Hi Mr. Ping,
Love the column. Go easy on me; this one probably isn't going to sit well. What's wrong with American moto fans and Marvin Musquin? Have I missed the bit where he sneaked in and pissed on the Christmas tree? When exactly was it that he rogered the whole USA with garlic-infused croissant?
A friend of mine visited Vegas SX and Hangtown 2017 and was blown away by the amount of people booing Marvin. When he questioned why, the most common reason was "he is French!" Seriously?! I've been to many MXGPs here in England and in Europe and this just doesn't happen. Italians, Dutch, French, English all appreciate watching some of the best in the world go at it.
Don't get me wrong, if Herlings were to clean Cairoli out at an Italian GP, I'm guessing old Jeff might find he has more than a slice of margherita tossed in his direction. Cairoli has many British fans (far more than Herlings), and even though there was a very questionable move which resulted in Cairoli going down, every person at track still clapped as Jeffrey took the checkers. Certainly no one was jeering at him. I'm sure Zach Osborne, Thomas Covington, Jed Beaton, or even Mike Brown would tell you the same.
I can promise you, Jeffrey did not get the middle finger shoved in his face as he was giving high fives to children!
So I suppose my question is this: Is Marvin Musquin really an insufferable immigrant, sent to the U.S by a secret French Motocross cult, hell-bent on the assassination of the American moto elite, or do the U.S. fans just despise the French that bad? And if they do, can I suggest Marvin start handing out brie and pain au chocolat as well as champagne sprays from now on. He may just win a few rounds.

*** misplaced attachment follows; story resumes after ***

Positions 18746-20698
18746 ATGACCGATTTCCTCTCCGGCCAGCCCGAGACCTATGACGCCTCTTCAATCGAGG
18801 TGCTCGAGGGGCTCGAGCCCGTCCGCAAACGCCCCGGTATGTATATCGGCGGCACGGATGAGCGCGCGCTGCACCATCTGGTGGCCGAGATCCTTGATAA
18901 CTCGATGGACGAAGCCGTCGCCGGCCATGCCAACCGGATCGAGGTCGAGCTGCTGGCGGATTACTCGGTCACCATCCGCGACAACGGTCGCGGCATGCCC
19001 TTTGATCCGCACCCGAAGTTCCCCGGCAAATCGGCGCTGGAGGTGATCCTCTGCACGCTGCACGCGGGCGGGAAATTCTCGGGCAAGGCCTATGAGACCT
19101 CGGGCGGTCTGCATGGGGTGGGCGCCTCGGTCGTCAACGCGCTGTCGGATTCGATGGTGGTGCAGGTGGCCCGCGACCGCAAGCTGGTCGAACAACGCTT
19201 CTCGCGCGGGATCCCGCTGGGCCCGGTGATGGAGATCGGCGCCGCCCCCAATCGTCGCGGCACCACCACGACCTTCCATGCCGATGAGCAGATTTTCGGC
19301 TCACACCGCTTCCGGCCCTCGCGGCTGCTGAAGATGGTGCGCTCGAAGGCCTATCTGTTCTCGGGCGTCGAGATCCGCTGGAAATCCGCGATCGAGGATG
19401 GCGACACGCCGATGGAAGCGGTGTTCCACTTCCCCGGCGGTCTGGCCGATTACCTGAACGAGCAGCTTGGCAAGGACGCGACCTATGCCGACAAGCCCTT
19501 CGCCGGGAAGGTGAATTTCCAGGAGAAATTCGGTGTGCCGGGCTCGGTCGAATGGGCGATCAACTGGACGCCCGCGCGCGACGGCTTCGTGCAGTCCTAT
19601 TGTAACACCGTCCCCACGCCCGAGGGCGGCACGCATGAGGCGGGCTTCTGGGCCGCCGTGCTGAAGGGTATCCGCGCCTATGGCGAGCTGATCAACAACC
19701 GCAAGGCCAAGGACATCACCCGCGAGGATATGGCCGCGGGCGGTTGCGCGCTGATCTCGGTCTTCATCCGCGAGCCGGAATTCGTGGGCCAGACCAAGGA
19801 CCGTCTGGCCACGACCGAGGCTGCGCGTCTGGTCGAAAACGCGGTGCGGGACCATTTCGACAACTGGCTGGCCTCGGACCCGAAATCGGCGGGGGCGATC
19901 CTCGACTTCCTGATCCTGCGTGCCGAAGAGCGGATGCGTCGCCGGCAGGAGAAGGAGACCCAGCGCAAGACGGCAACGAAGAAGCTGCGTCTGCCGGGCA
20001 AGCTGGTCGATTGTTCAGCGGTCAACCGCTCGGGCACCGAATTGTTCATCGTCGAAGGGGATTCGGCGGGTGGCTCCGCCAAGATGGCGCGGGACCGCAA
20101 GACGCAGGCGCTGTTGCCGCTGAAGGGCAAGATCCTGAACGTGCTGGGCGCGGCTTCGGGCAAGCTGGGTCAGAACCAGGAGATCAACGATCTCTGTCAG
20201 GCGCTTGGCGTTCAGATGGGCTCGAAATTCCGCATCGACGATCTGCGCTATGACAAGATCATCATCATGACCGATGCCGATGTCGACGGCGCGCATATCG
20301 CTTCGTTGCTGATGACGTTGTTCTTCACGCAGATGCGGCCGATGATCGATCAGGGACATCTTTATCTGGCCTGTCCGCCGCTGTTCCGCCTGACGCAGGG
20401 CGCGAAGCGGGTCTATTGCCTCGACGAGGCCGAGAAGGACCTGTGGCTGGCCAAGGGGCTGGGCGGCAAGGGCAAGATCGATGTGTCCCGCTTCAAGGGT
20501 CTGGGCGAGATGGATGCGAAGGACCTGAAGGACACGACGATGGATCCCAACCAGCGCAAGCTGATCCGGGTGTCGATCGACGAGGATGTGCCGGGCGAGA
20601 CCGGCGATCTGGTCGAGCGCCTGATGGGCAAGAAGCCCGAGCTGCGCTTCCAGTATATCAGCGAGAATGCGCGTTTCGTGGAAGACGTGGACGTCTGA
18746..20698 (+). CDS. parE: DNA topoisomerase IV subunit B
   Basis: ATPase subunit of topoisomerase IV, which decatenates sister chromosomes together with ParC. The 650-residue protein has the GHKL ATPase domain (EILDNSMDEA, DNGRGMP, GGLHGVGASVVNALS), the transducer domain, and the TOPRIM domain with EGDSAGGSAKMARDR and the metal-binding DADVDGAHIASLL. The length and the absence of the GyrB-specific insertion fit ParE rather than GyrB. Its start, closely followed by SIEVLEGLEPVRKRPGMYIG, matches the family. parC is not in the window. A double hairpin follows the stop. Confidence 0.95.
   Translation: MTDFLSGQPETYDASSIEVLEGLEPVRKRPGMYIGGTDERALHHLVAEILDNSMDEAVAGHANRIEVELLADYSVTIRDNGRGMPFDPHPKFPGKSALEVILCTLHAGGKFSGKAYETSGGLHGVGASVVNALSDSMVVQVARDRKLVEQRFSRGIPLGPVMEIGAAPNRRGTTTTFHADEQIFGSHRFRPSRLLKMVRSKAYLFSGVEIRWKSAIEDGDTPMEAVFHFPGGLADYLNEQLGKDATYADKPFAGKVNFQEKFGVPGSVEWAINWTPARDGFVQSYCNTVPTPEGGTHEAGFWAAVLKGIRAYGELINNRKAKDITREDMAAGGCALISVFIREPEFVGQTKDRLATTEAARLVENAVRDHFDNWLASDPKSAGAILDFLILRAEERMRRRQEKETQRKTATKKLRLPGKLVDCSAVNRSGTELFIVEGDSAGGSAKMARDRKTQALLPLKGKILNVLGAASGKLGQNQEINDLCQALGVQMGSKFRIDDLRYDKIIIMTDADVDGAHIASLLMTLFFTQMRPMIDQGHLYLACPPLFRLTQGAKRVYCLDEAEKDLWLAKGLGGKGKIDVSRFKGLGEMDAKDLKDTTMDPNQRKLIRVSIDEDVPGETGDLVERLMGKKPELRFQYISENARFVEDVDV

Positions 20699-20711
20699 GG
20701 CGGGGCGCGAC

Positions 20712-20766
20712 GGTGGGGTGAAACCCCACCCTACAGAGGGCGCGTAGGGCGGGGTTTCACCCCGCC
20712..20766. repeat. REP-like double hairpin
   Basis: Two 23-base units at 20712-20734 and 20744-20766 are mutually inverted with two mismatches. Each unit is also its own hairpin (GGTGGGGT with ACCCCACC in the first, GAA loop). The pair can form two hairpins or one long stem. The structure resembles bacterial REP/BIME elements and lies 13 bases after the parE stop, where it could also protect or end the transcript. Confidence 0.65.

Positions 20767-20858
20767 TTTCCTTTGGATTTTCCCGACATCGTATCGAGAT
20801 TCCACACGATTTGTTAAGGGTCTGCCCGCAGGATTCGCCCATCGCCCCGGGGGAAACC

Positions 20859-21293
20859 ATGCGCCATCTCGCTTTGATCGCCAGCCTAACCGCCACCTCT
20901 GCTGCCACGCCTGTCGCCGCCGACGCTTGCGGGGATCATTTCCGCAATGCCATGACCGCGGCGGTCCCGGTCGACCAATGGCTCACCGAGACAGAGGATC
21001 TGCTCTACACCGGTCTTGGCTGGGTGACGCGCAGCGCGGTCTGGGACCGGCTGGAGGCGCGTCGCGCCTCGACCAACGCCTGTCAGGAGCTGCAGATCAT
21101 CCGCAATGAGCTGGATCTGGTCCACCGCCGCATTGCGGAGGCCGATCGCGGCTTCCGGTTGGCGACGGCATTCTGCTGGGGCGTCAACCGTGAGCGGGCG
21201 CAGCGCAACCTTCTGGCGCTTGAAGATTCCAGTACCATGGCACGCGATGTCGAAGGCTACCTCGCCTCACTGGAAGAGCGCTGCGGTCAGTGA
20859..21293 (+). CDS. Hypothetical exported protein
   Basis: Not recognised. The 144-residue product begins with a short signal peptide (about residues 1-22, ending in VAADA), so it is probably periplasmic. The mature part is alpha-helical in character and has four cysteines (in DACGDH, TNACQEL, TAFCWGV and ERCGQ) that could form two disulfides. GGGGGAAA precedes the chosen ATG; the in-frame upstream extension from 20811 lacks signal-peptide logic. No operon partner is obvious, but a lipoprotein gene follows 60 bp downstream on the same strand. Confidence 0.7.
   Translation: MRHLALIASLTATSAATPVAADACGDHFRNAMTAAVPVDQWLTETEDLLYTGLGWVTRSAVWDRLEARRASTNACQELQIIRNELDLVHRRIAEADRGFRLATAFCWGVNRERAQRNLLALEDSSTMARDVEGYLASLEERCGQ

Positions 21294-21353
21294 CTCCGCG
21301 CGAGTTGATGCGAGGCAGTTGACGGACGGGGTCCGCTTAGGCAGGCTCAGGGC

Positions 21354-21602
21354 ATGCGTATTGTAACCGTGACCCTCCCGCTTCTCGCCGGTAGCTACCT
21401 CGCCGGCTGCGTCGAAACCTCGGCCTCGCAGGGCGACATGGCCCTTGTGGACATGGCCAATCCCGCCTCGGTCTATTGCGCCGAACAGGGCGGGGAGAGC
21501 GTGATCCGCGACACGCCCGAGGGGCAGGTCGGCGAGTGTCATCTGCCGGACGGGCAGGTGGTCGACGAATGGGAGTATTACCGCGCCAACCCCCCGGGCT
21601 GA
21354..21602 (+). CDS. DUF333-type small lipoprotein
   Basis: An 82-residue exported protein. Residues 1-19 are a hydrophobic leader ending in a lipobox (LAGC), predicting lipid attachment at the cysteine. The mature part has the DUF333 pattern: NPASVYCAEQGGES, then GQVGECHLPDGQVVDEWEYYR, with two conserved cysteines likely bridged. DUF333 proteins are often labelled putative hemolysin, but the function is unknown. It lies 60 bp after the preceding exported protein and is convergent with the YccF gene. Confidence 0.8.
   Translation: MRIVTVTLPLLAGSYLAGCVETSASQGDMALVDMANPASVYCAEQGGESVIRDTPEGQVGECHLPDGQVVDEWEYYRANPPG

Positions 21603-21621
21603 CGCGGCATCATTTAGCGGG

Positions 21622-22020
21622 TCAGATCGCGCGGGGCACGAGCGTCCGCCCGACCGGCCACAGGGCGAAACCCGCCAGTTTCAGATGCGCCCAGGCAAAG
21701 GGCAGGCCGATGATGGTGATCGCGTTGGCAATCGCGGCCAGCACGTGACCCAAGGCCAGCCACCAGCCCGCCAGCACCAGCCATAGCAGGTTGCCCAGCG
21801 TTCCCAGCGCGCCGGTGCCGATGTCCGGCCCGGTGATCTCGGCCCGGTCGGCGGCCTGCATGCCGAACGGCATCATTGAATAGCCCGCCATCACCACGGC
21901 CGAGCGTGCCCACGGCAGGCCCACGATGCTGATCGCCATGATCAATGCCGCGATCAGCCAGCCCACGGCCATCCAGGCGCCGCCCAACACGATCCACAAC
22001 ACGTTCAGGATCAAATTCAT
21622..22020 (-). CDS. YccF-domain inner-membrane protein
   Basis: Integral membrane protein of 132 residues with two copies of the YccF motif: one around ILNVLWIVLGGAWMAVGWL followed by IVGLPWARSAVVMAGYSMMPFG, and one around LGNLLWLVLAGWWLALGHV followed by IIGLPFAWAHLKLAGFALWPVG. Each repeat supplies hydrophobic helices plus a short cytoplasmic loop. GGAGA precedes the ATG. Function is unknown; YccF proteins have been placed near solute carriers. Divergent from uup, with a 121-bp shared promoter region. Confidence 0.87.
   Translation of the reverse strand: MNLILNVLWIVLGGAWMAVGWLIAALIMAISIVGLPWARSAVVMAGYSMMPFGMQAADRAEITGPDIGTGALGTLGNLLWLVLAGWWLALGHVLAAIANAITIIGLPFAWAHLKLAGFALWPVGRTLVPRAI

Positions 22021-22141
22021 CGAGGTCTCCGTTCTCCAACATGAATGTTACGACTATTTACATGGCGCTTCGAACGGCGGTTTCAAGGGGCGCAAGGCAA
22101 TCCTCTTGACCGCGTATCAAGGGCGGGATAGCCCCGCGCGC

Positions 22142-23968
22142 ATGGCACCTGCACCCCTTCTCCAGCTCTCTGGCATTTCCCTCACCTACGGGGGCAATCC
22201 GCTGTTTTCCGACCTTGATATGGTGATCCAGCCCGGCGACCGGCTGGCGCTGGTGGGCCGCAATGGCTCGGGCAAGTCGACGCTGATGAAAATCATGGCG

This is kind of a two-part answer, so I’ll start with the booing your friend heard last year. Unfortunately, booing has become par for the course here in the U.S. when a fan doesn’t like a rider, or any sporting figure, for that matter. It’s incredibly rude, in my opinion, and I don’t care for it. I certainly don’t cheer for athletes that I don’t like, but booing is low-brow in my book.
The fan that was caught flipping Marvin off is just a bad example of a human being, plain and simple. The vast majority of true racing fans here in the U.S. have great respect for Musquin and all the riders who line up on the weekends. Not only is Marv an incredible rider, but he’s a genuinely nice guy as well, which makes it more disturbing when somebody disrespects him like that. There is no doubt in my mind that the kook who flipped him off was pickled with cheap beer, higher than a giraffe’s ass, and sunburned to a crisp. I’m not making excuses for the guy, just trying to highlight what an idiot he is. Hopefully Marvin knows that most of us fans really do appreciate what a nice guy he is.
I love your column and insight, not to mention your witty responses. I have a dilemma: I’ve recently moved to the beautiful state of Colorado from the motocross mecca of California. So, here’s my question. Being from Chino, California, Milestone was my home track. They have a fun, yet safe vet track for those of us who are 43 years old and have had enough injuries, not to mention a beginner track that my friends and I could take our sons and daughters to ride with them.